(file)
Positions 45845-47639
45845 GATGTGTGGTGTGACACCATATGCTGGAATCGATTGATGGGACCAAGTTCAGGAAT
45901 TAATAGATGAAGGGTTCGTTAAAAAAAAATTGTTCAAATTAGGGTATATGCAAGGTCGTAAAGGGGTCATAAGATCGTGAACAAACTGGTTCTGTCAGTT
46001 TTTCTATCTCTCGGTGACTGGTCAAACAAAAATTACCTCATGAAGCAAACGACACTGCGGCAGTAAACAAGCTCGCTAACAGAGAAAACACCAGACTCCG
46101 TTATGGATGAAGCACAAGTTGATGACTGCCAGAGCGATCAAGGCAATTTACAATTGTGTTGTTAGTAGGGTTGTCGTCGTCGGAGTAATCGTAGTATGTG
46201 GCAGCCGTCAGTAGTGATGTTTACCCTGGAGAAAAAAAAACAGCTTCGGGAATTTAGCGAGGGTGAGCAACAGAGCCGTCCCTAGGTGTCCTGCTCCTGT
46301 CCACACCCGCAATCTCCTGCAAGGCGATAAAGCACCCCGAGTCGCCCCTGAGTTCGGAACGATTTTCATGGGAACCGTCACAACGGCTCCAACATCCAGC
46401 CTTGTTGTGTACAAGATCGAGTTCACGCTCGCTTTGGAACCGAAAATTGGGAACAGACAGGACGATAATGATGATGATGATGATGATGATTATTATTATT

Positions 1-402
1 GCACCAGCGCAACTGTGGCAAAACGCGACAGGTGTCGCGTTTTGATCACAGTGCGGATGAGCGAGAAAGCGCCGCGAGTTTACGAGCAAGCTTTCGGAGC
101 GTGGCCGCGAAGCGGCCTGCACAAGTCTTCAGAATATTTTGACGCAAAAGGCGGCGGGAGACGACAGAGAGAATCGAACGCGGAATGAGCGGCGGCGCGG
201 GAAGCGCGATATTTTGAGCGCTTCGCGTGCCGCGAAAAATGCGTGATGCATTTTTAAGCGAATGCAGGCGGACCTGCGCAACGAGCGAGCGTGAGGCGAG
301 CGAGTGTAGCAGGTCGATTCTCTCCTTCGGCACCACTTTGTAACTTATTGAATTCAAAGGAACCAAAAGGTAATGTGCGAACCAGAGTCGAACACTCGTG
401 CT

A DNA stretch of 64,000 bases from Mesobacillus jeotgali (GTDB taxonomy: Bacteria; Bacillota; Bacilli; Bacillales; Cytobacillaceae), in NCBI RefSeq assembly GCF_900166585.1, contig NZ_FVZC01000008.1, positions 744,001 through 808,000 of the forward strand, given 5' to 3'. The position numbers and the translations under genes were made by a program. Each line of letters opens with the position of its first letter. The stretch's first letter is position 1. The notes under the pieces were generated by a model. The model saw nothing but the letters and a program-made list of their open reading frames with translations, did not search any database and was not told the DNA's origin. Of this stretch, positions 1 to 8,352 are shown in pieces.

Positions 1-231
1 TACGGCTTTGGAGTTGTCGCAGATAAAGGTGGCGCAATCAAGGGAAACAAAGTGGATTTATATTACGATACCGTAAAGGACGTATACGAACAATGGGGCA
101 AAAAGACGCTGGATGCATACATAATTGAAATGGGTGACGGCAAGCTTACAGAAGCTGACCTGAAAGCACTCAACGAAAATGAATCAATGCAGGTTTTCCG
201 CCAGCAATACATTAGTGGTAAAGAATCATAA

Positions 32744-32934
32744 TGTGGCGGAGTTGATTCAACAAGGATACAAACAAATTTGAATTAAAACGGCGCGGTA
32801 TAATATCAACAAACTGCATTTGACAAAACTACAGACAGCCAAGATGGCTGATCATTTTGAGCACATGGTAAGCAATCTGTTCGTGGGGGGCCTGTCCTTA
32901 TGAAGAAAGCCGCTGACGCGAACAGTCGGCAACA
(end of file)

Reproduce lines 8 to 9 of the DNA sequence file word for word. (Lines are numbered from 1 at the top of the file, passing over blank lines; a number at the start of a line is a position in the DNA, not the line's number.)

46401 CTTGTTGTGTACAAGATCGAGTTCACGCTCGCTTTGGAACCGAAAATTGGGAACAGACAGGACGATAATGATGATGATGATGATGATGATTATTATTATT

Positions 1-402